The Employer Mandate is the Health Care Reform provision that requires all employers with 50 or more full time equivalent employees to offer a certain level of health insurance coverage at an affordable rate to all full-time employees, or face a penalty. The Employer Mandate penalty is triggered if at least one full-time employee of a covered employer receives a premium tax credit for purchasing individual coverage on one of the new State Insurance Exchanges, also called the Health Insurance Marketplace.The Employer Mandate is commonly referred to by other names, such as the “Shared Responsibility” provision or the “Play or Pay” provision of the Affordable Care Act. From a large employer’s perspective, this is most likely the most feared aspect of Health Care Reform.There is a phased rollout of the Employer Mandate which will begin on January 1, 2015.Large employers (those with 100 or more full-time equivalent employees) who do not comply with the Employer Mandate will begin incurring Employer Mandate penalties in each month of the 2015 tax year. These penalties will be due annually when the employer files its year-end taxes.Mid-sized employers (those with 50-99 full time equivalent employees) enjoy an additional year of reprieve as long as the organization did not reduce its employees’ labor hours or workforce to get below the 99-employee threshold without a bona fide reason or materially reduce its health care plan (the one that was in existence as of 2/9/14). For non-compliant midsized organizations, Employer Mandate penalties will begin being incurred each month of the 2016 tax year, and will be due in early 2017 when the employer pays its year-end taxes.Small employers (those with less than 50 full-time equivalent employees that are not in an IRS control group with any other employers) are not subject to the Employer Mandate, and therefore will not be penalized for failing to offer health insurance to their workers.So how do you protect your organization from incurring any Employer Mandate penalties? We have detailed below the four critical steps midsized and large employers must take to ensure they are completely immunized from such fines:STEP 1: Offer Minimum Essential Coverage. Only certain health insurance plans meet the Affordable Care Act’s requirements. Generally, the organization is required to offer a plan that has an actuarial value of 60% or higher (commonly called a Bronze Level plan). This has nothing to do with how much the employer contributes to the plan; rather, minimum essential coverage refers exclusively to the design on the plan. We do not recommend that employers attempt to determine whether their plan meets these requirements. Instead, it is recommended that you ask your health plan broker or carrier to verify that your plan in fact offers minimum essential coverage. STEP 2: Ensure Your Coverage Is “Affordable.” This is probably the most complex of the steps to immunize your organization from Employer Mandate penalties. Basically, the plan is “affordable” if the employee does not have to contribute more than 9.5% of their total household income to the employee-only portion of the premium. However, there are three safe harbors in place that the employer may use to determine affordability. We suspect most employers will use one of these three safe harbors, as an employee’s total household income is generally unknown by the employer. The safe harbors are:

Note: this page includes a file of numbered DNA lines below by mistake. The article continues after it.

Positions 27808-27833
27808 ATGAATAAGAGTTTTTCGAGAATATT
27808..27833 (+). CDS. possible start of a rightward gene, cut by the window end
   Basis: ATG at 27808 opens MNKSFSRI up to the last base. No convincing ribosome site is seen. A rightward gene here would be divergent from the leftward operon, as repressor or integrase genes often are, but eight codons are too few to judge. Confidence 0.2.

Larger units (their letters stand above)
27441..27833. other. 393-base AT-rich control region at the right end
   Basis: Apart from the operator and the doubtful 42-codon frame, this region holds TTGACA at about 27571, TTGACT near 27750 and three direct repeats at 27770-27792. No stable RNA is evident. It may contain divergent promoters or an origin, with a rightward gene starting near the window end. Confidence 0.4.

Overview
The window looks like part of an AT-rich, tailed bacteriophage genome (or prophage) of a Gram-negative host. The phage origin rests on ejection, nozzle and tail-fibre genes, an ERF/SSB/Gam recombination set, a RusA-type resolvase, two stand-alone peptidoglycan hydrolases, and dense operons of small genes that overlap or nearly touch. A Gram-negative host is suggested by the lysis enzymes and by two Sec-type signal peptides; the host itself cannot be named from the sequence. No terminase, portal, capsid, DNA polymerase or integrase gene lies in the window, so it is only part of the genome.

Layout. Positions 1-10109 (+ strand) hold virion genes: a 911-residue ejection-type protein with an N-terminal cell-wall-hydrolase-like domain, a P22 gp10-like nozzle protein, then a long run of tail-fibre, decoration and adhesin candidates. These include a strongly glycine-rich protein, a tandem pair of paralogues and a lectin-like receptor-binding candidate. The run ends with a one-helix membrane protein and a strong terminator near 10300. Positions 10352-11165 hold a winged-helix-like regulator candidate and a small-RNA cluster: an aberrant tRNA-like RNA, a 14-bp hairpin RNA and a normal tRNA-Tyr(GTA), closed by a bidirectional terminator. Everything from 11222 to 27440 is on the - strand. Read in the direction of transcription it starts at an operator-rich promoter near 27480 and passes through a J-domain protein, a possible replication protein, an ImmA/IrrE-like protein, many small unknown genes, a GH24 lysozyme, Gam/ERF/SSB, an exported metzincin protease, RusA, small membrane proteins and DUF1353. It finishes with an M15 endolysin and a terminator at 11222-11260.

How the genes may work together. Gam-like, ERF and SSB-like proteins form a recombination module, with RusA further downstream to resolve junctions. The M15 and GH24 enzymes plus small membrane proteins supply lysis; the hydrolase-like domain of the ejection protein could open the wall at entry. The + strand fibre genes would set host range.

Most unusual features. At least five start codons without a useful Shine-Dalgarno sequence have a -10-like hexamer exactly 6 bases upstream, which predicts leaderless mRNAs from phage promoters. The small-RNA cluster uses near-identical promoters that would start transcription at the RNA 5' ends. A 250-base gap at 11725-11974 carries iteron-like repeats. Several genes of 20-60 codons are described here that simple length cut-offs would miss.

- W-2 Safe Harbor- The organization will meet the affordability requirement if the employee is not required to contribute more than 9.5% of his W-2 wages on the premium for single health insurance coverage.